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Strategies for Funding Long-Term Care

With people living longer than ever before the issue is not whether we will need long-term care but, more likely, when. Recent statistics reveal that more than two out of five Americans will require long-term care at some point in their lives.

With the average life expectancy reaching well into the 80s, the odds will increase even further. Chances are, paying for long-term care will be a critical issue for nearly every one of us as we, or our loved ones, begin to cope the ails of aging.

The Costs of Long-Term Care

The costs of long-term care are wide ranging depending on the type and length of care required. In 2016, care provided by a private nursing home cost nearly $300 per day, or more than $85,000 per year depending on location (semi-private room). Home health care can be less expensive depending on the skill level required. On average, a home health care service charges $131 per day.

Long-term care costs are increasing at a faster rate than inflation, an average of 4.5% per year, over the last decade. As the population continues to age and demand for long-term care services increases, the costs are expected to increase even faster.

You really only have two options to prepare for long-term care expenses - accumulate enough cash reserves to have available or buy long-term care insurance. Otherwise, you will have to rely on the default option which is to spend down your assets, so you can qualify for Medicaid.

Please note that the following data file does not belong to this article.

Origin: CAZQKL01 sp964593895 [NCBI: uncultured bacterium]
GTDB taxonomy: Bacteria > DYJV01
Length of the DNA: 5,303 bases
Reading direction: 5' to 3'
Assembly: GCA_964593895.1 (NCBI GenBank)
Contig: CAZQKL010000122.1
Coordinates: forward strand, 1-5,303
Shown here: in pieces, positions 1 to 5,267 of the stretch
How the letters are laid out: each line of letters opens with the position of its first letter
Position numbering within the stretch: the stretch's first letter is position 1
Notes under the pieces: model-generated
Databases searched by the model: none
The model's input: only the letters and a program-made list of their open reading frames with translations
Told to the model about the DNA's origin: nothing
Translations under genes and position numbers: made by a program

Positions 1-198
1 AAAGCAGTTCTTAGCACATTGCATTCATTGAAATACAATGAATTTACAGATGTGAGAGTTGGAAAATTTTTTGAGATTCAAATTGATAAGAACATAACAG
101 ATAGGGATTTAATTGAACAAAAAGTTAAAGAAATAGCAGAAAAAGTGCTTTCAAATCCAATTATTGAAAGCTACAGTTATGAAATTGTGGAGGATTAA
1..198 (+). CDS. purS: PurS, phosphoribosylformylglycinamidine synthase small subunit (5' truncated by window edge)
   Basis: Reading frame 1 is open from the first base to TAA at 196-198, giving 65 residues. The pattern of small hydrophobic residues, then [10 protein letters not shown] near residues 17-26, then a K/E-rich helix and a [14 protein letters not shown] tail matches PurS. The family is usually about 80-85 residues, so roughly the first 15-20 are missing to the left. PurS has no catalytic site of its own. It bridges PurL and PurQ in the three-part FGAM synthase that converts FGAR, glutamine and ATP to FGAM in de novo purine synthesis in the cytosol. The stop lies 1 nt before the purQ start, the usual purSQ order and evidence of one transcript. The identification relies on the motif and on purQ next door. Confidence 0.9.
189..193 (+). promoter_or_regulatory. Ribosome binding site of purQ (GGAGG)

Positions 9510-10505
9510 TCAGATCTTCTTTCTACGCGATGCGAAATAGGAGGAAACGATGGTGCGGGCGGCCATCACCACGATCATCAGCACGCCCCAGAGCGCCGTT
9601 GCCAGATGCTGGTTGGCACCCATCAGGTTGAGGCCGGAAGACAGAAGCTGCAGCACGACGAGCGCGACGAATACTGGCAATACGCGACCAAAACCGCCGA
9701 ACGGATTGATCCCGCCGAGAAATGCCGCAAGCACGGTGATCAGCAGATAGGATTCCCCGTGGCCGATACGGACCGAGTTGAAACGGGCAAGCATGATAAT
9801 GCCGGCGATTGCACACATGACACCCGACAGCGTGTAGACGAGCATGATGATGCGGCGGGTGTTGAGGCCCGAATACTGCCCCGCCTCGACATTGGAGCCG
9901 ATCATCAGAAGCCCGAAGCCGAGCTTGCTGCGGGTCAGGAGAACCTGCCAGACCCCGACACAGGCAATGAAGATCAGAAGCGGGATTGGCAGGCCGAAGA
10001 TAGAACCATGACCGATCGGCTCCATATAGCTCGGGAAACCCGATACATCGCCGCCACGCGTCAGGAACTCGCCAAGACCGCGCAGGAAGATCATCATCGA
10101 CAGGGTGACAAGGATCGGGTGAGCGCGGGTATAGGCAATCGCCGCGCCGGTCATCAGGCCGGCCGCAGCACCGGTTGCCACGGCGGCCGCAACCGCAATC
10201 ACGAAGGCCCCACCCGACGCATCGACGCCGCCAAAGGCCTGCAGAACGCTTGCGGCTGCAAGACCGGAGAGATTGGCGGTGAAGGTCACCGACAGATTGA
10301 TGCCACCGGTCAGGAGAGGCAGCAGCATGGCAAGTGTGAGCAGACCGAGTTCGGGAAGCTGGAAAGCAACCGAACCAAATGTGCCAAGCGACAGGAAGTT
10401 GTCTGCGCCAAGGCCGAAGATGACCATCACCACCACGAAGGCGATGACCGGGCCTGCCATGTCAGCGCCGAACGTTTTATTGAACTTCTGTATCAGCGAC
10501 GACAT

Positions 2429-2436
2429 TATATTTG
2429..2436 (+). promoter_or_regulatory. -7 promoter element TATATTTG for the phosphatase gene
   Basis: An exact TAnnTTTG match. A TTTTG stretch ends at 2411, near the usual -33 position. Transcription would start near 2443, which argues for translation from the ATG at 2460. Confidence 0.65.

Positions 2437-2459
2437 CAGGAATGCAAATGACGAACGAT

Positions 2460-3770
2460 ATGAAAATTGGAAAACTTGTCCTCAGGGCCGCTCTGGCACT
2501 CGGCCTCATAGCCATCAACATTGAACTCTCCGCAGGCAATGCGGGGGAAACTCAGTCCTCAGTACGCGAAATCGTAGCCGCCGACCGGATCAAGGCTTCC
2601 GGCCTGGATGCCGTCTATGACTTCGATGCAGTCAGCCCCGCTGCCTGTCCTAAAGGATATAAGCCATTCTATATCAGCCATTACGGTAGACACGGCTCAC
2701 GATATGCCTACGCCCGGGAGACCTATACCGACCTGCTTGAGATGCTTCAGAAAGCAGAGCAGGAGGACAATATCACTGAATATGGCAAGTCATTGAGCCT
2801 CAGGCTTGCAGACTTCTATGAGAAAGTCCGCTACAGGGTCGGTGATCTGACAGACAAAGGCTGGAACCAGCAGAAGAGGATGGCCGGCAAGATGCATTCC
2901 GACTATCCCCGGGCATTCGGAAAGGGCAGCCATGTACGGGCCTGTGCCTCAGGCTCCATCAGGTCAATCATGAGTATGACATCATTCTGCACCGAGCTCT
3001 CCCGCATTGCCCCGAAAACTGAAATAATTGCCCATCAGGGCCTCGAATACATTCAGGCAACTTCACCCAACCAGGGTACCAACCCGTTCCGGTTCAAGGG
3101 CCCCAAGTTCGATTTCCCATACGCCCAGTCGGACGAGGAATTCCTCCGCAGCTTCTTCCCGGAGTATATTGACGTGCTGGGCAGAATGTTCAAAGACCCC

Fortunately, there are ways to pay for long-term care that don’t involve draining a family’s assets. In many cases, family members are willing and able to provide care. However, many situations also reach a point where it either becomes impractical or too emotionally draining for the family caregiver and they eventually turn to some kind of professional care.

Long-Term Care Insurance

Since its introduction four decades ago, long-term care insurance has gone through several iterations largely due to the rapidly evolving state of nursing home care and its escalating costs. Premium costs have increased, making long-term care a major purchase even for younger couples. A typical long-term care policy covering a 55-year-old couple costs about $5,000 annually. The policy pays a maximum daily benefit of $150 which is linked to a 3% compound inflation rider.

That can be hefty outlay for a couple trying to maximize their retirement savings. For many people, long-term care insurance should be thought of as one prong of multi-pronged strategy to cover long-term care expenses. Efforts to increase savings or reduce lifestyle expenses can form the foundation of the strategy with long-term care insurance filling in the gaps. This might allow you to purchase a policy with a smaller daily benefit and less inflation protection.

Insuring a Younger Spouse

If the cost of long-term care coverage is a prohibitively expense for a couple, they can consider alternative strategies. For example, they could consider just insuring the younger or healthier spouse because she will most likely be the caregiver for the older or less healthy spouse and may not have anyone around to provide care for her.

Health Savings Accounts

A health savings account (HSA) can also be the source of tax-free money to pay for long-term care premiums. The amount you can withdraw tax-free annually from an HSA depends on your age - $1,560 for ages 50 to 60, $4,160 for ages 60 to 70 and $5,200 for ages 70 and older.

Alternative Solutions